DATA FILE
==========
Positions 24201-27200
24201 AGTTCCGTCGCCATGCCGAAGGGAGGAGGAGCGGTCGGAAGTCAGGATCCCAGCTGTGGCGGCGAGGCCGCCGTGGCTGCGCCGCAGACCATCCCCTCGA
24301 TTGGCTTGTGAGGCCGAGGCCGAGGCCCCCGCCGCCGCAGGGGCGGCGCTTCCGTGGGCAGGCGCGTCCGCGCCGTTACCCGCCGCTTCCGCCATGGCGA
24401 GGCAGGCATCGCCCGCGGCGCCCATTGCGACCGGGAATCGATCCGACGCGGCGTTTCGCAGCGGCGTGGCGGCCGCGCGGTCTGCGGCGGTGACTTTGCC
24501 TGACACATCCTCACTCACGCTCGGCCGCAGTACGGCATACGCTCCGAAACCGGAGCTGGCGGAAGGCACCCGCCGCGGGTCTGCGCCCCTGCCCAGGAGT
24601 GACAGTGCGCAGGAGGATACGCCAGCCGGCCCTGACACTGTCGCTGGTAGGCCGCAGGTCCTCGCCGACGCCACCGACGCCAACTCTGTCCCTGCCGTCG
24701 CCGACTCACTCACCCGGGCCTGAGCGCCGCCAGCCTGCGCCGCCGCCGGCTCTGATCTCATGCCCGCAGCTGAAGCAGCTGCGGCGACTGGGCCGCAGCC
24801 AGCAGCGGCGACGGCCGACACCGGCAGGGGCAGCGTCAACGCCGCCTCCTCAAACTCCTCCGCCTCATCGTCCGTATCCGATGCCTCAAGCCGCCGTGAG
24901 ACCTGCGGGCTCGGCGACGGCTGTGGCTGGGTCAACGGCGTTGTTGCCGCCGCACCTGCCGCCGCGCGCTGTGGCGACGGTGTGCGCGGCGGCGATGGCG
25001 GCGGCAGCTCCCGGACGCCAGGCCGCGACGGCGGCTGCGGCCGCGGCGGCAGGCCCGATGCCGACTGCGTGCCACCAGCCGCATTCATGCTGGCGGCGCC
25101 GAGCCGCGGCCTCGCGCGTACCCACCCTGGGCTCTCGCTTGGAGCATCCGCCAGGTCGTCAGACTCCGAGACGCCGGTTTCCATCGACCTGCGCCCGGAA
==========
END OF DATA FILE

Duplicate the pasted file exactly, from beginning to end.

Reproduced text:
Positions 24201-27200
24201 AGTTCCGTCGCCATGCCGAAGGGAGGAGGAGCGGTCGGAAGTCAGGATCCCAGCTGTGGCGGCGAGGCCGCCGTGGCTGCGCCGCAGACCATCCCCTCGA
24301 TTGGCTTGTGAGGCCGAGGCCGAGGCCCCCGCCGCCGCAGGGGCGGCGCTTCCGTGGGCAGGCGCGTCCGCGCCGTTACCCGCCGCTTCCGCCATGGCGA
24401 GGCAGGCATCGCCCGCGGCGCCCATTGCGACCGGGAATCGATCCGACGCGGCGTTTCGCAGCGGCGTGGCGGCCGCGCGGTCTGCGGCGGTGACTTTGCC
24501 TGACACATCCTCACTCACGCTCGGCCGCAGTACGGCATACGCTCCGAAACCGGAGCTGGCGGAAGGCACCCGCCGCGGGTCTGCGCCCCTGCCCAGGAGT
24601 GACAGTGCGCAGGAGGATACGCCAGCCGGCCCTGACACTGTCGCTGGTAGGCCGCAGGTCCTCGCCGACGCCACCGACGCCAACTCTGTCCCTGCCGTCG
24701 CCGACTCACTCACCCGGGCCTGAGCGCCGCCAGCCTGCGCCGCCGCCGGCTCTGATCTCATGCCCGCAGCTGAAGCAGCTGCGGCGACTGGGCCGCAGCC
24801 AGCAGCGGCGACGGCCGACACCGGCAGGGGCAGCGTCAACGCCGCCTCCTCAAACTCCTCCGCCTCATCGTCCGTATCCGATGCCTCAAGCCGCCGTGAG
24901 ACCTGCGGGCTCGGCGACGGCTGTGGCTGGGTCAACGGCGTTGTTGCCGCCGCACCTGCCGCCGCGCGCTGTGGCGACGGTGTGCGCGGCGGCGATGGCG
25001 GCGGCAGCTCCCGGACGCCAGGCCGCGACGGCGGCTGCGGCCGCGGCGGCAGGCCCGATGCCGACTGCGTGCCACCAGCCGCATTCATGCTGGCGGCGCC
25101 GAGCCGCGGCCTCGCGCGTACCCACCCTGGGCTCTCGCTTGGAGCATCCGCCAGGTCGTCAGACTCCGAGACGCCGGTTTCCATCGACCTGCGCCCGGAA